Have you ever deemed someone's behavior to be unethical? Have you ever questioned their moral code or the values upon which they base their decisions? When our minds wander to these places, the three terms -- ethics, morals and values -- tend to get a bit murky. As a society, we tend to interchange the three.
So, what's the difference between ethics, morals, and values? The difference is slight but it's there. Understanding the difference between the three will help you delve into your next novel with a greater understanding of each character.
Let's start with values. Values are the foundation of a person's ability to judge between right and wrong. Values include a deep-rooted system of beliefs. They have intrinsic worth, but are not universally accepted. This system allows each individual to determine what should and shouldn't be.
For example, if someone's value system is founded upon honesty, they would probably make a proper judgment between cheating on a college entrance exam (wrong) and studying hard to ace a college entrance exam (right).
Conversely, if someone valued achievement and success over honesty, that person may opt to cheat on the exam in order to achieve the desired result. This relates to which value is "worth more" to the individual.
These fundamental beliefs are the barometer that go on to guide a person's decisions. Values don't necessarily need to be "system wide" in a group of people. Rather, they tend to be a personal, individual foundation that influences a particular person's behavior.
Next, we have morals, which are formed out of values. They're the actual system of beliefs that emerge out of a person's core values. Morals are specific and context-driven rules that govern a person's behavior. Because this system of beliefs is individually tailored to a person's life experience, it's subject to opinion.
Be careful with the terminology in this category. Sometimes, the words "amoral" and "immoral" are interchanged. However, they're quite different. If someone is amoral, they have no sense of right and wrong. They don't have the foundation that comes with a sound set of values.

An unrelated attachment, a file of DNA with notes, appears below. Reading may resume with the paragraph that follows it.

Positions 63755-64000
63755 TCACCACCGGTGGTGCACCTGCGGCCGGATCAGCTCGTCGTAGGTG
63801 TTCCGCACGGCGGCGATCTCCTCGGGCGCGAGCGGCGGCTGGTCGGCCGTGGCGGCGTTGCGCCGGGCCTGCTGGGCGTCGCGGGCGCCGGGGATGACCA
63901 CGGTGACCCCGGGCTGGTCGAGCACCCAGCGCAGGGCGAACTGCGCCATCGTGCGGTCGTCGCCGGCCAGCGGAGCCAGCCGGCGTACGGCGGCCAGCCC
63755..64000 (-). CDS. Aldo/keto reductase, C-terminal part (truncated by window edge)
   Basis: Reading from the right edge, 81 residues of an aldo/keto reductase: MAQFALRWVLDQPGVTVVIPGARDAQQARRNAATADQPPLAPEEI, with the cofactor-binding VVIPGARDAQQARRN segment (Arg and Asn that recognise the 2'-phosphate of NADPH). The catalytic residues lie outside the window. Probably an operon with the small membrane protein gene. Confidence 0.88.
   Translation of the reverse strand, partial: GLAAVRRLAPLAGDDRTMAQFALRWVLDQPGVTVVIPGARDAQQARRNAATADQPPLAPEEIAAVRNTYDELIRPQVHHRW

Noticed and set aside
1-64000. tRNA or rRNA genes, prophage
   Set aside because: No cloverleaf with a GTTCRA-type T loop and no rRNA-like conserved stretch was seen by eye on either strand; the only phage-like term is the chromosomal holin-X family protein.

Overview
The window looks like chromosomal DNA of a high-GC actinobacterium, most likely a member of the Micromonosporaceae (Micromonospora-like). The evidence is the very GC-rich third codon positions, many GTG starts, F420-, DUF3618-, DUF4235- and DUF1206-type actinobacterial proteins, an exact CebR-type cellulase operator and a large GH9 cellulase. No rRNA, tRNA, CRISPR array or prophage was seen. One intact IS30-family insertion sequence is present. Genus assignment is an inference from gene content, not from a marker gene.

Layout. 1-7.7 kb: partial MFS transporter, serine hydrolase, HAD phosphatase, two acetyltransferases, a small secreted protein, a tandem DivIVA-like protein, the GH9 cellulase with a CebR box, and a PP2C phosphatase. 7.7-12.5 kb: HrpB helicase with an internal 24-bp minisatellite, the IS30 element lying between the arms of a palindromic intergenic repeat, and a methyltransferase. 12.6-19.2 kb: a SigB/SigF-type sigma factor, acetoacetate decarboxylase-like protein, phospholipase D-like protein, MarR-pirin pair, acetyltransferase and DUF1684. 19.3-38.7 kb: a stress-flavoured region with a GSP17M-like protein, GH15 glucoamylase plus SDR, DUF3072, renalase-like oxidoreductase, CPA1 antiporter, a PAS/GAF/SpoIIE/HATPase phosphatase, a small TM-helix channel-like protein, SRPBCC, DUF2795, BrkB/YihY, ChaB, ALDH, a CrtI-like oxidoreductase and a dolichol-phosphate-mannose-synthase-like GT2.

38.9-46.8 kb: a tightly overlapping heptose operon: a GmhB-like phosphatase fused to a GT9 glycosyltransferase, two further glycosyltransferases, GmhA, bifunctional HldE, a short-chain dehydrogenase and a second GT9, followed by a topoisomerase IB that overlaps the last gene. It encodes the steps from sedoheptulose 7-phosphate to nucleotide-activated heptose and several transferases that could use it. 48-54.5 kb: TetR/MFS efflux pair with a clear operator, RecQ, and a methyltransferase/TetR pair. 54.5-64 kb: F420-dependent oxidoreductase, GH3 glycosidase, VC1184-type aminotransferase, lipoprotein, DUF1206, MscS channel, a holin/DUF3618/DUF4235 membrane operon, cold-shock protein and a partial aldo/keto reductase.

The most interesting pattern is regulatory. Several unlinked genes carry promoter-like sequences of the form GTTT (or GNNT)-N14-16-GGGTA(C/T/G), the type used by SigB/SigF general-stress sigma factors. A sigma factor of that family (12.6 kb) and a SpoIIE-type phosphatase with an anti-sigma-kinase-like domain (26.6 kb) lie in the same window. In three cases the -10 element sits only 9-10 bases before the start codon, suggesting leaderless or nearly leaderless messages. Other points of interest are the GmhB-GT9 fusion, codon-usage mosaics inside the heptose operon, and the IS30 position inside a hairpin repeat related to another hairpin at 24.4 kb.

Meanwhile, if someone if immoral, you can be sure they know right from wrong. They're just choosing to do the wrong thing.
Given the personal nature of morals, someone might deem an action to be "good" even if it's breaking a law. For example, what if a daughter couldn't afford the life-saving medicine her dying mother needed but she, somehow, had access to the storeroom where the medicine was housed?
In this instance, her core values might tell her stealing is wrong. However, her morality would tell her she needs to protect her mother. As such, the daughter might end up doing the wrong thing (stealing, as judged by her values) for the right reasons (saving her mother, as judged by her morals).
Finally, we have ethics. Ethics are the vehicle to our morals. They're our morals in action. Ethics enact the system we've developed in our moral code. As such, someone will behave ethically or unethically. For example, someone's ethics will prevent them from taking action and telling a bold-faced lie or stealing their mother-in-law's secret recipe for cornbread.
This might seem like muddy water to you. The line between morals and ethics is so fine, it's easy to miss. Well, you're not alone. Encyclopedia Britannica considers "morals" and "ethics" to be interchangeable terms. However, the context in which they're used might provide further distinction.
We tend to link morals to matters of religion and spirituality. Meanwhile, ethics are closely linked to matters pertaining to medicine or law. We know doctors are held to a strict code of ethics when they swear the Hippocratic Oath. Similarly, an organization like PETA literally stands for "People for the Ethical Treatment of Animals."
Consider morals as the rulebook and ethics as the motivator that leads to proper or improper action.
Sound moral judgment is rooted in strong values and acted upon by our ethics. It seems like the three are the same, but they're different enough to warrant a closer study. If you're writing a short story, you might want to approach your main character from this viewpoint.
As you develop the conflict your main character will face, try to create a deep-rooted set of values. Consider where those values might have come from. Then, use their morality as the barometer in any decisions they have to make.
Finally, allow your readers to watch your main character choose right or wrong as their ethics come to full view. This evolution will take your readers on an exciting ride. They'll be able to connect with and fully understand the choices the main character makes.
For more on the evolution of a short story, enjoy Get Creative: How to Write a Short Story.